Home » News » Agencies & People » Winkworth about to pass 100-branch milestone previous nextAgencies & PeopleWinkworth about to pass 100-branch milestoneHelped by several key senior appointments this year including leading industry figure Michael Stoop, the agency added seven branches to its total during 2017.Nigel Lewis5th January 201801,222 Views Winkworth says its branch network is about to go past the 100-mark when it opens three new offices during the opening months of this year.This is on top of seven new branches opened last year including colds starts in Cheltenham (pictured, right), Sunningdale and Surbiton in London, three existing agencies converting to the Winkworth brand in Kingsbury (in London) and Dartmouth and Torbay in Devon plus an extra branch for an existing franchisee in Milford-on-Sea in Hampshire.The company also says it has seen an unusually busy period of new enquiries coming in about franchising opportunities – up by 26% year-on-year during 2017.Winkworth’s current expansive activity is down to, in part, the re-hiring of former franchisee Michael Stoop in July who, after 25 years spent away from the firm working for several franchising giants including Martin & Co, is now working for Winkworth as a consultant.“Following the success of last year, we’re putting more emphasis on our expansion over the course of 2018 to ensure we have a strong network of offices supported by some of the most skilled people in the industry,” says Winkworth CEO Dominic Agace (pictured, left).“We’re always on the lookout for experienced property professionals who want to take the next step in their career and open their own estate agency office, or those with an already successful estate agency looking to futureproof their business.“As a franchise we offer the best of both worlds, giving the independence you need to run your own estate agency, while providing the support and guidance for your office to be the best it can.”Anyone interested in a Winkworth franchise should email: [email protected] also won Gold in the Website of the Year category during last year’s Negotiator Awards for its recently-revamped company site.sunningdale Michael Stoop surbiton kinsbury Cheltenham dartmouth Dominic Agace torbay winkworth January 5, 2018Nigel LewisWhat’s your opinion? Cancel replyYou must be logged in to post a comment.Please note: This is a site for professional discussion. Comments will carry your full name and company.This site uses Akismet to reduce spam. Learn how your comment data is processed.Related articles Letting agent fined £11,500 over unlicenced rent-to-rent HMO3rd May 2021 BREAKING: Evictions paperwork must now include ‘breathing space’ scheme details30th April 2021 City dwellers most satisfied with where they live30th April 2021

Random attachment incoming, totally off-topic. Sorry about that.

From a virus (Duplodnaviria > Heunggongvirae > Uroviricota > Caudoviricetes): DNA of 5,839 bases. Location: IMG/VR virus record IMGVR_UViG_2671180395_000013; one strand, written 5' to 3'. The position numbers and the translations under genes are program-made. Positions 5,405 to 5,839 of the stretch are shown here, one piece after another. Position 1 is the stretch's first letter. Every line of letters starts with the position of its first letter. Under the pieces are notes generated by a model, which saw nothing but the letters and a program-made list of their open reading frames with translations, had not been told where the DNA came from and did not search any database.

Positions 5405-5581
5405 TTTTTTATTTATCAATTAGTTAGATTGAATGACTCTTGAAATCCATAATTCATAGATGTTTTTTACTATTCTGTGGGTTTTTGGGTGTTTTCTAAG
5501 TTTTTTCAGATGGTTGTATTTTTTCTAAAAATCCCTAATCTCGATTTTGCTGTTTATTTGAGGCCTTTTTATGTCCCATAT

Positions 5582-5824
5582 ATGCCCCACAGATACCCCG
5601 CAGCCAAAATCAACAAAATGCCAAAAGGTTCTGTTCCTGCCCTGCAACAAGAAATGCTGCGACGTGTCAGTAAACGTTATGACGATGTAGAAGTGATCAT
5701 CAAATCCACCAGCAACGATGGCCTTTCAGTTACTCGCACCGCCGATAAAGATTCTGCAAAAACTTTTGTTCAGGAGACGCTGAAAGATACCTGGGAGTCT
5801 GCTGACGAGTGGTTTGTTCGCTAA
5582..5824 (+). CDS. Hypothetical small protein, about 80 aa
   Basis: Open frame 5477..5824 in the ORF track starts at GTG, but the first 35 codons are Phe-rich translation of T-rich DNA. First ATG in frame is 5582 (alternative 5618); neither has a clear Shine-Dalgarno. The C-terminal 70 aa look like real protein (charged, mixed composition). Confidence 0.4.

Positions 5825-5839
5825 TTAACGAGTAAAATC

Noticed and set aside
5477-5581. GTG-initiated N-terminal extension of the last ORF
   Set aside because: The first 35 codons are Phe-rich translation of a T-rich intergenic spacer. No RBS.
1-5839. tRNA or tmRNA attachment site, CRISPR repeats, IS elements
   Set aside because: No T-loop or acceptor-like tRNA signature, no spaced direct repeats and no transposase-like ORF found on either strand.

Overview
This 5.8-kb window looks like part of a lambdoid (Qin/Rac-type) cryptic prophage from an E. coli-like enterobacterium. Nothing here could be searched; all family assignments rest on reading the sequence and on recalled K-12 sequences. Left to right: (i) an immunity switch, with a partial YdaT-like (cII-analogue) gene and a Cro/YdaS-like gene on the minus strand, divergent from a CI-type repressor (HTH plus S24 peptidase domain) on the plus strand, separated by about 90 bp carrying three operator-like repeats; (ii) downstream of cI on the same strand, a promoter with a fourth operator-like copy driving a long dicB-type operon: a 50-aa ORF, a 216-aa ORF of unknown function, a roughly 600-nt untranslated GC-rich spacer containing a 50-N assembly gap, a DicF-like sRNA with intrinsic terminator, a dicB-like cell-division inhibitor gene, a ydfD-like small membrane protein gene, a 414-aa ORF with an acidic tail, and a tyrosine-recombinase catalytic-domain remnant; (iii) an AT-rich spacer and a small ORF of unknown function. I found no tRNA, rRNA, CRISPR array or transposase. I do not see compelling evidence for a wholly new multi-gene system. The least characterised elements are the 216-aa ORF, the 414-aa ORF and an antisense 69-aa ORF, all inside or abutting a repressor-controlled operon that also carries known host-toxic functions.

Home » News » Agencies & People » Be clearer about upfront fees and ‘local experts’ hybrid estate agents are warned previous nextRegulation & LawBe clearer about upfront fees and ‘local experts’ hybrid estate agents are warnedThe Advertising Standards Authority has published guidance largely aimed at online agents after a rush of complaints in recent years.Nigel Lewis19th July 20180931 Views A thinly-veiled warning to online and hybrid estate agents to put their advertising and marketing ‘houses in order’ has been issued by The Advertising Standards Authority (ASA).Published yesterday, it includes problems highlighted by recent ASA adjudications and the watchdog says agents must in the future be clearer both about what their fees cover and when using the term ‘local experts’.The guidance references recent ASA adjudications involving HouseSimple in February 2017, an online offering from traditional agent Pink & Cow in June 2017 and Purplebricks in June 2018.Specifically, the watchdog is worried that some agents are not being clear about whether their fees are ‘upfront’ or not, and what ‘flat fee’ really means for consumers.Flat fee claimsFor example, under the ASA advertising codes, it is wrong for agents to claim they offer a ‘flat fee’ but then charge extra for conveyancing.The ASA says that although online agents can promote low fees they should make it clear whether accompanied viewings are part of the fee, or not.And while hybrid agents are free to claim that they offer ‘local experts’ they must not imply they have physical branches in an area when they do not, the ASA says.But the watchdog’s guidance also warns traditional agents too. This includes advertising that ‘stretches the facts’ about a property, a problem that the ASA says it still receives many complaints about.And all agents have been reminded once again to ensure that their fees are presented as inclusive of VAT, not ‘plus’.“Be clear and truthful in your advertising and look at ads from the consumer’s point of view,” says Jim Tebbett, a Senior Compliance Executive at the ASA with a track record in lettings and auctions regulation (pictured in main image, above).“As soon as you’ve drafted some marketing or advertising material, look at it externally and try and think how the consumer would understand it.”Read more about hybrid estate agents.hybrid agents HouseSimple jim tebbett Purplebricks online agents advertising standards authority ASA July 19, 2018Nigel LewisWhat’s your opinion? Cancel replyYou must be logged in to post a comment.Please note: This is a site for professional discussion. Comments will carry your full name and company.This site uses Akismet to reduce spam. Learn how your comment data is processed.Related articles BREAKING: Evictions paperwork must now include ‘breathing space’ scheme details30th April 2021 City dwellers most satisfied with where they live30th April 2021 Hong Kong remains most expensive city to rent with London in 4th place30th April 2021